Scattering, Two-Volume Set
Scattering and inverse scattering in Pure and Applied Science
- E. Pike, King's College, London, U.K.
- Pierre Sabatier, Universite montpellier II, France
Scattering is the collision of two objects that results in a change of trajectory and energy. For example, in particle physics, such as electrons, photons, or neutrons are "scattered off" of a target specimen, resulting in a different energy and direction. In the field of electromagnetism, scattering is the random diffusion of electromagnetic radiation from air masses is an aid in the long-range sending of radio signals over geographic obstacles such as mountains. This type of scattering, applied to the field of acoustics, is the spreading of sound in many directions due to irregularities in the transmission medium.
Volume I of Scattering will be devoted to basic theoretical ideas, approximation methods, numerical techniques and mathematical modeling. Volume II will be concerned with basic experimental techniques, technological practices, and comparisons with relevant theoretical work including seismology, medical applications, meteorological phenomena and astronomy. This reference will be used by researchers and graduate students in physics, applied physics, biophysics, chemical physics, medical physics, acoustics, geosciences, optics, mathematics, and engineering.This is the first encyclopedic-range work on the topic of scattering theory in quantum mechanics, elastodynamics, acoustics, and electromagnetics. It serves as a comprehensive interdisciplinary presentation of scattering and inverse scattering theory and applications in a wide range of scientific fields, with an emphasis, and details, up-to-date developments. Scattering also places an emphasis on the problems that are still in active current research.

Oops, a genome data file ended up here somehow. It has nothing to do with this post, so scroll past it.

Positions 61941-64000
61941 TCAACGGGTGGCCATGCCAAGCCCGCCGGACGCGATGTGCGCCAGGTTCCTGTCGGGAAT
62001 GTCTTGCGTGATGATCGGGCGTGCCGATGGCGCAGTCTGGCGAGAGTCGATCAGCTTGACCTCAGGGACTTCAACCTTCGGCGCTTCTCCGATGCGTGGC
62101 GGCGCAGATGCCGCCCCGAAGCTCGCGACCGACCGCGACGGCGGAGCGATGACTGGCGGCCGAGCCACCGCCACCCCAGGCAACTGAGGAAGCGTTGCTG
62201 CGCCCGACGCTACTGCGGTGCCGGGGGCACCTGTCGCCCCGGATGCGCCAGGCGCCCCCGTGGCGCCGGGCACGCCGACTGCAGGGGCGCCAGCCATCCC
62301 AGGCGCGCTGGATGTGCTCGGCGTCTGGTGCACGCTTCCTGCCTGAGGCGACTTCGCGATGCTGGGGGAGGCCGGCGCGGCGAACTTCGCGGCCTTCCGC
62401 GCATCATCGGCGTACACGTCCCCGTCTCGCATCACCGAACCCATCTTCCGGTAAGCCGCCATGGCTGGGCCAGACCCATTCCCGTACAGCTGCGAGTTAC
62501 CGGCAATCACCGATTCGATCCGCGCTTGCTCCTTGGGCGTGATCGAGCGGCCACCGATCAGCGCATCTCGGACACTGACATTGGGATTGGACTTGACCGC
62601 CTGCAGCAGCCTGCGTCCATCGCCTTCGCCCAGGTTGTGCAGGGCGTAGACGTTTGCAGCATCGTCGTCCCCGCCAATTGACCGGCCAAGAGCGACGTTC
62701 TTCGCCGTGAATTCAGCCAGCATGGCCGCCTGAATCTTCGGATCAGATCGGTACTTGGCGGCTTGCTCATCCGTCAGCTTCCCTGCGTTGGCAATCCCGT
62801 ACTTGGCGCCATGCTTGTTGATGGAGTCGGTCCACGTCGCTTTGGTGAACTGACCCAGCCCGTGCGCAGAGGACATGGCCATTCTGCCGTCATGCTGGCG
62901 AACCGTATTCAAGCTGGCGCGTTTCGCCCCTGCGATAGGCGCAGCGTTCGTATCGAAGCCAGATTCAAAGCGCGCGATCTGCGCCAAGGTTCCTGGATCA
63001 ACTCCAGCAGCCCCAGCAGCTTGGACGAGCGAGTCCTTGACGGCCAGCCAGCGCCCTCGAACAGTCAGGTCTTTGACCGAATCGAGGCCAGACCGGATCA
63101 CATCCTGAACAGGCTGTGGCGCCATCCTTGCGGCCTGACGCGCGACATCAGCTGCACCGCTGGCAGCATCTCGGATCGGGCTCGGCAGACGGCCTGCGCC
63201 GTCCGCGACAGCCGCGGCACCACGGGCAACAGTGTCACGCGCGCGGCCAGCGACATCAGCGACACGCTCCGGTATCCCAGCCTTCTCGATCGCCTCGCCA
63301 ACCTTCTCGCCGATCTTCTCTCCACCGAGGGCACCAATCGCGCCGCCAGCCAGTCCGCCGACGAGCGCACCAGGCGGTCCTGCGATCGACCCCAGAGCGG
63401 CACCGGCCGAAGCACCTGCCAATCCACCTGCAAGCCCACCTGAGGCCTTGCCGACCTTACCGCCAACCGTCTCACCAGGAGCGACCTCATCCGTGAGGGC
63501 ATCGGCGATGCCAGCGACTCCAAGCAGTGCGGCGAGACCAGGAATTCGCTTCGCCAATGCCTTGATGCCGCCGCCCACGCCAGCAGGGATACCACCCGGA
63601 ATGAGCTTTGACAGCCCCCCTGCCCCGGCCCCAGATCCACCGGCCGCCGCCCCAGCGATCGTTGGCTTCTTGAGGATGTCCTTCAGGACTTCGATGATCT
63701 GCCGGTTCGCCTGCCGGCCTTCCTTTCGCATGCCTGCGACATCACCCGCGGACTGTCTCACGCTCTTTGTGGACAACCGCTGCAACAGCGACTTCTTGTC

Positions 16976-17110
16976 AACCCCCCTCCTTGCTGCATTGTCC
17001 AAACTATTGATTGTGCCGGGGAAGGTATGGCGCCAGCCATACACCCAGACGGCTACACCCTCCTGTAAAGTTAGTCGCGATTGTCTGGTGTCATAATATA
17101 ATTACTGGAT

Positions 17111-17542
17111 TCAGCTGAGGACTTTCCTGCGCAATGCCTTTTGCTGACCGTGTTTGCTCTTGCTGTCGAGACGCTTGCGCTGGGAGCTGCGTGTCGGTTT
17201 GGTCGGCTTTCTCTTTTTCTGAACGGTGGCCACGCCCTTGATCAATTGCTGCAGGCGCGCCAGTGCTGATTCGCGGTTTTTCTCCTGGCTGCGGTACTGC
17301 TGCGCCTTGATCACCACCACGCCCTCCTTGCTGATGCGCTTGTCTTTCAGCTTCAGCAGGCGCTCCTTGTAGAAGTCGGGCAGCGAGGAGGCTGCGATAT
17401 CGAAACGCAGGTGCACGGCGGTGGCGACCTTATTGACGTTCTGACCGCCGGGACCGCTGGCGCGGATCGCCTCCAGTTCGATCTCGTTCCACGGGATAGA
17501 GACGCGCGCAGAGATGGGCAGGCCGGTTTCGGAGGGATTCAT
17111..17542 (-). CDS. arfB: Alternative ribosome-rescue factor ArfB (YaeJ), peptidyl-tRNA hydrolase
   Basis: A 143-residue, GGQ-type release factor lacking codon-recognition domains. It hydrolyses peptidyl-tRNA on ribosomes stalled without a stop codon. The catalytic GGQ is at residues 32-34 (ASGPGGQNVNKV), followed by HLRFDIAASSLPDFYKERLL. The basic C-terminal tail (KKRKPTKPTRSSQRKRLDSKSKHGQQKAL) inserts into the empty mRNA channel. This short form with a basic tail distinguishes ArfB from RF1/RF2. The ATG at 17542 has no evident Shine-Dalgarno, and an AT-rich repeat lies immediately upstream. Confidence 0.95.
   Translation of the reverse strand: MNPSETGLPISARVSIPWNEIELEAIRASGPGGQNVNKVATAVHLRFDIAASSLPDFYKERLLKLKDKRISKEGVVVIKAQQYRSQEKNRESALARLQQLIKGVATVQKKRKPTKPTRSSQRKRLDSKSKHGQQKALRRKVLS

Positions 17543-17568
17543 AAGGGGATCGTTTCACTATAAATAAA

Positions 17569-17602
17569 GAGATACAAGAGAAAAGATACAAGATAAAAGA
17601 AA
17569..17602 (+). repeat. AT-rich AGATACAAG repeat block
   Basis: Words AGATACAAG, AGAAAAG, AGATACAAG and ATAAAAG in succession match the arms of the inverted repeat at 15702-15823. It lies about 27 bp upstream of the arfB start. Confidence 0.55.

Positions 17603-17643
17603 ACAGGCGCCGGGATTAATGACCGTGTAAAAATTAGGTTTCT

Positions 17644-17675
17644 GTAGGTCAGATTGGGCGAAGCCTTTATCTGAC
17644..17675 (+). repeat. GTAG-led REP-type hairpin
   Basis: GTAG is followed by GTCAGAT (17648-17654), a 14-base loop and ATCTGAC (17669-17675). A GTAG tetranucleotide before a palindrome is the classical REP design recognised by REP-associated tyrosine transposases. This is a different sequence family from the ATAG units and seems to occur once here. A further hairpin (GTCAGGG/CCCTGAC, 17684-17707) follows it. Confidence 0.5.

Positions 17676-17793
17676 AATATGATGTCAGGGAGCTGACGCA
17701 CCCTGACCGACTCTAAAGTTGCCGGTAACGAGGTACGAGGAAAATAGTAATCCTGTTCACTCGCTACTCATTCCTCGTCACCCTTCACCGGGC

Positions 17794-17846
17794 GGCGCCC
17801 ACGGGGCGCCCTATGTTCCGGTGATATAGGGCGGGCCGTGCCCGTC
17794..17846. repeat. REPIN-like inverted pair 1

Research workers; practitioners in academic, government, and industrial institutions; graduate studens in physics, chemistry, and engineering.
- Published: October 2001
- Imprint: ACADEMIC PRESS
- ISBN: 978-0-12-613760-6